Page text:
As well as the horror of war, and the irrevocable changes wrought upon Eskibahçe and its inhabitants, there are moments of humour, of love, of gentleness. There's a strong sense of Eskibahçe being cocooned, isolated from the outside world: most of the people (goatherds, potters, farmers, leech-gatherers) have only a very sketchy notion of the European powers that surround them. None of it matters as much as one villager's toothache, another's infidelity, a boy's red shirt. They live in a landscape that is smooth with use. Drosoula marvels at a pair of statues she sees, near the end of the book: growing up in southern Turkey, she's used to statues being partial, ruined, fragmentary. Earlier, there's a wry reference to Allied officers digging for antiquities in shell-craters, too eager to take sensible precautions before they venture out from cover.
This novel achieves something that I'm only just consciously learning to admire: the use of individual characters to illustrate history. I suspect that a lot of my favourite historical novels do it well, but I've never really thought about it before. Perhaps de Bernieres' large cast -- not all of whom have distinct voices -- brings this to the fore. Perhaps I've noticed it here because there's one character, at least, who I don't think is brought to life: Mustafa Kemal Ataturk, whose tale is told in the third-person present tense, in 22 chapters. His story and his accomplishments are laid out clearly, but I never had a sense of the man behind them.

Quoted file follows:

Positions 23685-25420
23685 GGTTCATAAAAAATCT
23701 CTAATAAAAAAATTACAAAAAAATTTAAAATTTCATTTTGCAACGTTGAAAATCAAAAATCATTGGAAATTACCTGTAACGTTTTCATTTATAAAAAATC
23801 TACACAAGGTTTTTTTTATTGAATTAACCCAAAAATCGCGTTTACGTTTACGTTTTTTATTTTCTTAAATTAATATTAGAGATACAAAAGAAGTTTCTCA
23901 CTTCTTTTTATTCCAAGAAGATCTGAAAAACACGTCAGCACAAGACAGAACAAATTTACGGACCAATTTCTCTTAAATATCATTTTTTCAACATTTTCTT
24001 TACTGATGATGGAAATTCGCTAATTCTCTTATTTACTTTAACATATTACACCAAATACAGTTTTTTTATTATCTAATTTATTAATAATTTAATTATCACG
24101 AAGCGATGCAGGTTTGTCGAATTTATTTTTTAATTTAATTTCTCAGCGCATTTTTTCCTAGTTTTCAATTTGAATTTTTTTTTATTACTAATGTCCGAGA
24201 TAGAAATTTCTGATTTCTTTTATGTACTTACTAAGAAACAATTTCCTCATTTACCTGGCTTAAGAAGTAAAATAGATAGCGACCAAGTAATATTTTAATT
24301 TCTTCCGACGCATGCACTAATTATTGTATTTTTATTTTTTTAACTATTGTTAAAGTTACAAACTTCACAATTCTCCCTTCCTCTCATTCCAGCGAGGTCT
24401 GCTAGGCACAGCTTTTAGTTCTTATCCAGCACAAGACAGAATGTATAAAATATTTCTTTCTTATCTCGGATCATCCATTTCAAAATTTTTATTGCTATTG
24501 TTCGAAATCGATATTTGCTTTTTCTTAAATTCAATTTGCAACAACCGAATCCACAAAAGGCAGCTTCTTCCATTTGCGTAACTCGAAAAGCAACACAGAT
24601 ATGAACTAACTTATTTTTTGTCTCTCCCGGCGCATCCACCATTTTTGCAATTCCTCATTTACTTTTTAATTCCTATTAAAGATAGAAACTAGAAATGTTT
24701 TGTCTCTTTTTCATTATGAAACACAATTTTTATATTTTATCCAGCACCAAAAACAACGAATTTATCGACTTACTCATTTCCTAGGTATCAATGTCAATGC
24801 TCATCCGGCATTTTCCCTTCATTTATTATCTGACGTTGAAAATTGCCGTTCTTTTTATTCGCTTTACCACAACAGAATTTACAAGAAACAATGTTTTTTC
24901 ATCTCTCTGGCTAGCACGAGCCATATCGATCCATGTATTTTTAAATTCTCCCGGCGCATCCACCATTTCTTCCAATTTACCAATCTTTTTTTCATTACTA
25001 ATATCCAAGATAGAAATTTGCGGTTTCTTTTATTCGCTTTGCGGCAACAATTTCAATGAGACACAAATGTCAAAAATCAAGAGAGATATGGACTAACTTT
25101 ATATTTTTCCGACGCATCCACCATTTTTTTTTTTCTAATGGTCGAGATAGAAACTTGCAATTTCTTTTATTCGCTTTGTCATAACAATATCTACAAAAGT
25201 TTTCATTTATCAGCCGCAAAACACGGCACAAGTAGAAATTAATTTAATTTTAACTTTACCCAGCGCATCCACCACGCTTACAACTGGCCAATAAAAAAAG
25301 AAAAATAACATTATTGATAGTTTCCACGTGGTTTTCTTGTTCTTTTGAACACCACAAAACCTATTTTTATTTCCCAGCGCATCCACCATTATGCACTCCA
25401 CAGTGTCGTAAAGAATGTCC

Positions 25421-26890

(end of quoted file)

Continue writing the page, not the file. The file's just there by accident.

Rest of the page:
Birds Without Wings isn't as bleak as, for example, Birdsong: but it doesn't have the playfulness of de Berniere's other novels, and the weight of the more factual passages -- Ataturk, the death of King Alexander, and so on -- unbalances the lighter, simpler tales of the villagers.
In lots of ways Philothei was nobody at all and she only lived in a very little world, and she was destined to be ordinary. I expect that if she had lived to old age, you could have written her biography in half a page, and I expect that if she had never been born, it would have made no difference to the world at all.
But in a way the whole of the novel is about what happens to Philothei.